So far I am really enjoying Solaris. It’s more psychological than anything. The protagonist Kris Kelvin has gone to Station Solaris to find out why there is no response from the three scientists there. When he gets there, one scientist is dead, one won’t leave his room and the other is nervous and paranoid.
The ocean on Solaris has created living physical beings based on their memories. So far we don’t know much about the other ‘visitors’, but Kelvin’s visitor is the image of his dead wife Rheya. Rheya won’t leave Kelvin’s side, if she loses sight of him she panics and exhibits superhuman strength to reach him. Initially Kelvin is appalled and frightened as his wife had committed suicide a few years before and he knows exactly what she is but as time goes on and she asks questions about her existence he begins to fall in love with her.
I like the way this story has been set up. We are given the history of the early explorers to Solaris, the written works on the subject of Solaris and it’s ocean, and , the imagery of the Mimoids that the ocean creates – “……the mimoid resembles a town, an illusion produced by our compulsion to superimpose analogies with what we know”.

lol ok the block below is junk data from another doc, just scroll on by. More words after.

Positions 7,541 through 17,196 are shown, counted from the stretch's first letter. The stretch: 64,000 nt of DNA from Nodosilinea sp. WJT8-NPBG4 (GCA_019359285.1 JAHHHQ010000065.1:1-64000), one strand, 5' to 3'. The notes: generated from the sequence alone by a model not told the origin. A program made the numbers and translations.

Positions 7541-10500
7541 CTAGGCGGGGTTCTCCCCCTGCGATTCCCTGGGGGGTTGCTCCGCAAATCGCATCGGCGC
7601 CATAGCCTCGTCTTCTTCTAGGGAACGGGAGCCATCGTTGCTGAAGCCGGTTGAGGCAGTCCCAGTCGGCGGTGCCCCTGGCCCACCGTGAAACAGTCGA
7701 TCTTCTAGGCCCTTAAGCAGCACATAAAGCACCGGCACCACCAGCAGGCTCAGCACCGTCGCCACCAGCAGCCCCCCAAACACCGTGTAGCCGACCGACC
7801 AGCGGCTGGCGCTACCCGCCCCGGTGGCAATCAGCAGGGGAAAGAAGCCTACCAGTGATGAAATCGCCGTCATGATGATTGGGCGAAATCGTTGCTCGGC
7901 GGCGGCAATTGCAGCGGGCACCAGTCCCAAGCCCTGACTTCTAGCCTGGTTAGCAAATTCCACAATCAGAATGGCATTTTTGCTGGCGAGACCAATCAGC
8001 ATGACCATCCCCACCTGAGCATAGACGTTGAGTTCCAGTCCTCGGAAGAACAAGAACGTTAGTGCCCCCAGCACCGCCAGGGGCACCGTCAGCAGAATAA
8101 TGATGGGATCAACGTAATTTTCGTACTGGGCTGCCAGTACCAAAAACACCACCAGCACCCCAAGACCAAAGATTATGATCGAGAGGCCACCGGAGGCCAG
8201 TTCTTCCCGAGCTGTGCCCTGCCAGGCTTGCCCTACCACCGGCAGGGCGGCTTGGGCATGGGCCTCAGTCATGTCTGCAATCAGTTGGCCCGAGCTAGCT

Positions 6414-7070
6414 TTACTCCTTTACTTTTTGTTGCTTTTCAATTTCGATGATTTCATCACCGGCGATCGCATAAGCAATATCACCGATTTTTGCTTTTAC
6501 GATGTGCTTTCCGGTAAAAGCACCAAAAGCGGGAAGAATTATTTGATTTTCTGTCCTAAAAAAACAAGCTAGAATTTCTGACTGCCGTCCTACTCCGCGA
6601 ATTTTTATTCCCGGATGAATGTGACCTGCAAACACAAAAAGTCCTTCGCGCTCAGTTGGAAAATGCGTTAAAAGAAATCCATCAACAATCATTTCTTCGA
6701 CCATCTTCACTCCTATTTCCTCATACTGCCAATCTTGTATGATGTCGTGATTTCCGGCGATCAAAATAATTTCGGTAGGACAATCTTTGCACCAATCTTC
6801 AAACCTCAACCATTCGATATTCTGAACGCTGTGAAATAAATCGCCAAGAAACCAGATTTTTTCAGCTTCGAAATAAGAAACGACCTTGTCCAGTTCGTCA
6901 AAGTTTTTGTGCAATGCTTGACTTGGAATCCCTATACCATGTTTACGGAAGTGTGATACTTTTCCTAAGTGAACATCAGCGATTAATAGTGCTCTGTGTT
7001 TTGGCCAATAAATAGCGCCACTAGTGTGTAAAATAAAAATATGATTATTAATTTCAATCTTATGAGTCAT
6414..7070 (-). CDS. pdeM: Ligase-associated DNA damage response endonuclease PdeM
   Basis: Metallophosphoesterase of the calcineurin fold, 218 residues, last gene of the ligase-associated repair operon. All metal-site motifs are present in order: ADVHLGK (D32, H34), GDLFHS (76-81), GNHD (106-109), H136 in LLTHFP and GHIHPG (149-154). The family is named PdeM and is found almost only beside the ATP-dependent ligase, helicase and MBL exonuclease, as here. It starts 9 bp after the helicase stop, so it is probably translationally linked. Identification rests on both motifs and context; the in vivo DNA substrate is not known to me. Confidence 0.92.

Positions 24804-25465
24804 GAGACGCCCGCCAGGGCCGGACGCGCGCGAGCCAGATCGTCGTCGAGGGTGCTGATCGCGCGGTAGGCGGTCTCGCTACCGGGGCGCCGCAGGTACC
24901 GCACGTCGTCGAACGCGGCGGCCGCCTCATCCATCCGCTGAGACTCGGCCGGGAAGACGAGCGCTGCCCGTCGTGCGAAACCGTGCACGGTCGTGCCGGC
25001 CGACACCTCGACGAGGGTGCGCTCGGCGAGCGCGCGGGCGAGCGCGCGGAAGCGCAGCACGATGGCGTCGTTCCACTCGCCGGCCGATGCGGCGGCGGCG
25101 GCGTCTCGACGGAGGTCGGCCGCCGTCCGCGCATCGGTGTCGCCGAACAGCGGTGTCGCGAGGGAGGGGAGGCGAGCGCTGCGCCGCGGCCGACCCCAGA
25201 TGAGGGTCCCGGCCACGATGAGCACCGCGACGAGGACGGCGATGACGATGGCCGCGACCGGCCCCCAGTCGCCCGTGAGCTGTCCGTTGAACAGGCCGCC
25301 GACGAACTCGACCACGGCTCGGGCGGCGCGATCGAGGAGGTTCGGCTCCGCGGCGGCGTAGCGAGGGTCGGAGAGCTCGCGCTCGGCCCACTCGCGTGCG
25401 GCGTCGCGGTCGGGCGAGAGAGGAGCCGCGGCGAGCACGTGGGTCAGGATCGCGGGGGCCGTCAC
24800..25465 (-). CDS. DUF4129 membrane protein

Snow, the paranoid scientist, tries to reason with Kelvin when he doesn’t want to try the x-ray bombardment of the ocean to stop the ‘visitors’. He reminds him that if his ‘visitor’ was an old hag then he would be quite eager to be rid of her. At the moment we don’t know who Snow’s visitor is. Sartorius, the scientist who locks himself in his room appears to have a child visitor, and Gibarian who has committed suicide has a large Negress who is found wandering the station or lying with him in cold storage, which is quite creepy.
I will try and finish it tomorrow, sum up my thoughts and write a review.
I finished Harry Potter & The Prisoner of Azkaban, was almost sorry to say goodbye to Hogwart's until I read the next one.
I've also just started The Third Policeman by Flann O'Brien. So far it's bizarrely funny.......